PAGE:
Guest post: If you want an independent media start supporting it

As Mumbrella reported earlier this week, The Podcast Network, headed by Cameron Reilly, is facing a funding crisis. Here Reilly – who presents G’Day World, Australia’s first podcast – argues for the importance of an independent media in a rapidly changing landscape.

I hope by now most of you have already read Clay Shirky’s brilliant recent post Newspapers and Thinking the Unthinkable, where he points out that “when reality is labelled unthinkable, it creates a kind of sickness in an industry”. For too long, many people in the media industry had the arrogance to believe they were invulnerable to the onslaught of online media.

cameron-reilly1For years I have debated Australian journalists and newspaper editors trying to explain that the writing was on the wall  – not because of a technology shift but because of an economic shift enabled by technology. In every debate, I was told “we’re going to be here forever”.

I trust that with the Seattle Post-Intelligencer moving 100% online this week; with Leonard Downie, VP at Large at The Washington Post, saying the business models of media “are beyond broken, it’s completely shattered … newspaper companies as we know them are going to disappear,”; and with lay-offs happening across the industry in Australia, what was unthinkable a few years ago is becoming accepted as a reality today.

The question we should all be asking now is “What happens next?”

For the last four years I have been exploring the answer to that question by trying to build an  independent, online media company, The Podcast Network.

Unlike other online start-ups, where one funding source may be as good as another, the source of a content company’s funding is extremely important if they want to stay independent of the corporate agendas which many of us believe tainted the objectivity of print, radio and television media for the last 40 years.

The options for funding an independent content business are the usual list:

  1. Take external funding – ties you to the agenda of the investors, which usually involves making as much money as possible, as quickly as possible, and who cares if you have any integrity left at the end of it? It’s all about money. Get ready to cover celebrity gossip and please don’t say anything that might upset the corporate agenda.
  2.  Sell advertising – ties you to the agenda of the corporate advertisers, IF you can even get the ad agencies to bother working with you in the first place. Podcast advertising? What’s that? As the Sales Director of one large agency told me recently “audio advertising is radio as far as my clients are concerned and I’m not interested in changing their minds”.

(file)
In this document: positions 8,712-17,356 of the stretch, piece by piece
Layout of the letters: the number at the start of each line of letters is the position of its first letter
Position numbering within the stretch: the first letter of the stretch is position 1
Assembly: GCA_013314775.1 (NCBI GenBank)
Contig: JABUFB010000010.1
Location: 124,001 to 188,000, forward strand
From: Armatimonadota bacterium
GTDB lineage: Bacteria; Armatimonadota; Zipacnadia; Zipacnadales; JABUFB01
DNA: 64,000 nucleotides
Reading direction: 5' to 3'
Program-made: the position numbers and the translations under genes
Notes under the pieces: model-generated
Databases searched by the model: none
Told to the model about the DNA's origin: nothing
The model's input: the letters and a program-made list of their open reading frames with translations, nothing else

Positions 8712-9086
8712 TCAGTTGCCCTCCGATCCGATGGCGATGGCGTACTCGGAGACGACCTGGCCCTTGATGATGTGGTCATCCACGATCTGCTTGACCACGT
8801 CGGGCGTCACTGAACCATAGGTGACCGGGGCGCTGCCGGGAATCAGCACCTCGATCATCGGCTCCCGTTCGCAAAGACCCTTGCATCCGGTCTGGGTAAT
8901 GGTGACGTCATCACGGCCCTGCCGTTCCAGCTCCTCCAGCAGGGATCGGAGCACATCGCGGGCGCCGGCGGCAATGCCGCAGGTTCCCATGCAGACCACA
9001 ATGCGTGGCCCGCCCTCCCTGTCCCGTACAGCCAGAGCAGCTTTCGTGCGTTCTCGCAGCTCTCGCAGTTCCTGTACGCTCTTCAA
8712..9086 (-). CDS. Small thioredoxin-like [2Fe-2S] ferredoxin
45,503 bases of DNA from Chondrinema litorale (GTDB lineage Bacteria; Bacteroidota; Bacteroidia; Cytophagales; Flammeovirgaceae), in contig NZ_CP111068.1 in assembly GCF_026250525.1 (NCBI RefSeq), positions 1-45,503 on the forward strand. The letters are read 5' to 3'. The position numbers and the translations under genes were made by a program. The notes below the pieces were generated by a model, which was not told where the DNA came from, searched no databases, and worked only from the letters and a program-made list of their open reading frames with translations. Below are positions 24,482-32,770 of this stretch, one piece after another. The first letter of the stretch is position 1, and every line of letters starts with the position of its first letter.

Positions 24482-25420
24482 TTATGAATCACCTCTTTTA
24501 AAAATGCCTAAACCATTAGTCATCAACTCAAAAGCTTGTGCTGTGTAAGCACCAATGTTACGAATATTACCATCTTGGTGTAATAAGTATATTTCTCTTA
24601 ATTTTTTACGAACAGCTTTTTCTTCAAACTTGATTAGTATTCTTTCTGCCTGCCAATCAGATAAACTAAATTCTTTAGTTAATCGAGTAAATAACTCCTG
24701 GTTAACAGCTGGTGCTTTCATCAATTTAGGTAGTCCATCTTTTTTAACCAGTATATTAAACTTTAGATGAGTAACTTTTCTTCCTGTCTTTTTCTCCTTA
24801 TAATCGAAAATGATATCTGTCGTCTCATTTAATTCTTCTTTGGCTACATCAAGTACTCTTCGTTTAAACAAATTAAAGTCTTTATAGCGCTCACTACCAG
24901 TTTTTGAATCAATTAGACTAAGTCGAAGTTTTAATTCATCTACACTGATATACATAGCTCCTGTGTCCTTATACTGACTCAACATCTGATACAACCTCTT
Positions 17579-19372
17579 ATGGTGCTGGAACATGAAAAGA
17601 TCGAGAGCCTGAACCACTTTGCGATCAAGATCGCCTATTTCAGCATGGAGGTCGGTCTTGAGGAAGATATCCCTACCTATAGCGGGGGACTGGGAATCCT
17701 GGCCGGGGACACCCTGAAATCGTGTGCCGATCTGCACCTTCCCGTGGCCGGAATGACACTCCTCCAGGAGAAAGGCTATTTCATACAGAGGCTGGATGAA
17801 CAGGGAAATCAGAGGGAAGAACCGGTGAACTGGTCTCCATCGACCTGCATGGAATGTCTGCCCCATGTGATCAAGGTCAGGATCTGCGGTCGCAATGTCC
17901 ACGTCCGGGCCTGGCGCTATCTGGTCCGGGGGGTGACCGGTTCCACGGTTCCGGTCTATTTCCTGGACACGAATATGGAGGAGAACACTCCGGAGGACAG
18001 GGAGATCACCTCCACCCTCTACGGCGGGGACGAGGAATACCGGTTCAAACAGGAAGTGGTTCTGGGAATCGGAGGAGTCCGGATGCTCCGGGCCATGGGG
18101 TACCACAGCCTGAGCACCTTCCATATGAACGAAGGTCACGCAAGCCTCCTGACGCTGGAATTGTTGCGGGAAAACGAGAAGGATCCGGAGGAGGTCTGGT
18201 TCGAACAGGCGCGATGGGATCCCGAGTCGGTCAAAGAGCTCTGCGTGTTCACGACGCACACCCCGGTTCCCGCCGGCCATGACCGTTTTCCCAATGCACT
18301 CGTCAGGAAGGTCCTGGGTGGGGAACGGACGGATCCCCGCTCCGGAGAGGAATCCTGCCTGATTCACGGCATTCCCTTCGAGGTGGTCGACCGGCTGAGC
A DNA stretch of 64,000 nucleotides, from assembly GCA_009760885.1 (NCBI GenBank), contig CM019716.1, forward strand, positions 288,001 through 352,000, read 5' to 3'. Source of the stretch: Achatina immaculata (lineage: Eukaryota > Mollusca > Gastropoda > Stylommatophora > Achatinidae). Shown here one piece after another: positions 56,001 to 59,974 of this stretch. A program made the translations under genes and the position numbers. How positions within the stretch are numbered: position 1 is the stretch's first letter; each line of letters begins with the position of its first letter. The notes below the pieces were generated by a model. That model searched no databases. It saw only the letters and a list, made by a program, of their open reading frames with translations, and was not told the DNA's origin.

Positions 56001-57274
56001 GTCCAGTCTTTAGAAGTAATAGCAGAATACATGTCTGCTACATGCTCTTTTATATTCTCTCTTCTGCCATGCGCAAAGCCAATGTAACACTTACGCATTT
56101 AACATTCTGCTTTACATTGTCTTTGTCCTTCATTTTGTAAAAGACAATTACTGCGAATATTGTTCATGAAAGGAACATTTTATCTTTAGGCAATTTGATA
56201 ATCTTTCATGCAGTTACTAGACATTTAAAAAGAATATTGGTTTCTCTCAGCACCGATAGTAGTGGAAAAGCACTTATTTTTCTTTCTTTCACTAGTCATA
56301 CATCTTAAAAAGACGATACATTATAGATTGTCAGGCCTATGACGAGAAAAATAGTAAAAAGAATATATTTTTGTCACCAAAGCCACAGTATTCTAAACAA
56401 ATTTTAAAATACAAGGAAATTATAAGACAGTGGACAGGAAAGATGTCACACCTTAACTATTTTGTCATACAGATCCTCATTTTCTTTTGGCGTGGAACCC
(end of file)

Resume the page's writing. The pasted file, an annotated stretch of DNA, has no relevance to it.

3. Get subscribers to pay for content – possible if you are Ricky Gervais, almost impossible for everyone else, at least until you’ve established a decent brand, and even then still difficult when so much content out there is free. 
  4.  Finance the business through indirect sources of income – this is where you sell your ‘professional services’ to corporate clients during the day, then use the income to pay for servers and IT teams in India, and produce media during the evening which challenges the corporate agenda of the clients who are paying you during the day.
  5. Fund it through your own private means – unless you have a rich daddy, you do what I did in 2005 i.e. sell your house, your share portfolio and invest everything you’ve got into trying to change the world.

By bankrolling TPN myself for the first few years, I managed to build a small but solid audience of half a million monthly listeners, giving us the reach of most radio stations in Sydney or Melbourne and yet we’ve never been able to generate enough revenue organically to put the business on a stable platform for future growth.

A site handling that much traffic (not just serving up web pages but delivering up 10 terabytes of media files, millions of them, every month) takes infrastructure and people who know how to run and maintain the infrastructure, which all cost ever-increasing amounts of money. If you don’t have enough of a revenue stream or funding to throw enough money at such things, eventually growth has to slow down due to limitations in your technical infrastructure. TPN has had a number of technical challenges over the last couple of years which have severely limited our ability to increase the number of shows we have on the network, which, in turn, limits the size of the audience we can reach, which limits our advertising options.

If having an independent media is important to us, how will we fund it in the future?

As the old media continues to fall over, will marketers and advertising agencies start to work more closely with the new media and, if they do, will the new media be able to avoid compromising the independence of their content?

Is it possible that we might end up funding independent media through a mechanism similar to the ABC? Might the government take 1% of the $800 million a year we give to a centralised entity and instead create a fund to support a hundred or more independent new media sites?

Will we, as an audience, recognise the value of a healthy independent media and willingly pay an annual subscription to our favourite indy content sites?

Or will the people who produce independent media have to continue to do it unpaid, in their spare time, giving it the limited attention they can spare after working a full day at the office?

The only thing I know for sure is that the old model is broken. And whenever old models break, it’s anybody’s game and nothing should be unthinkable.


Cameron Reilly is CEO of The Podcast Network. Details of his appeal to pay the company’s server bill can be found on his blog.


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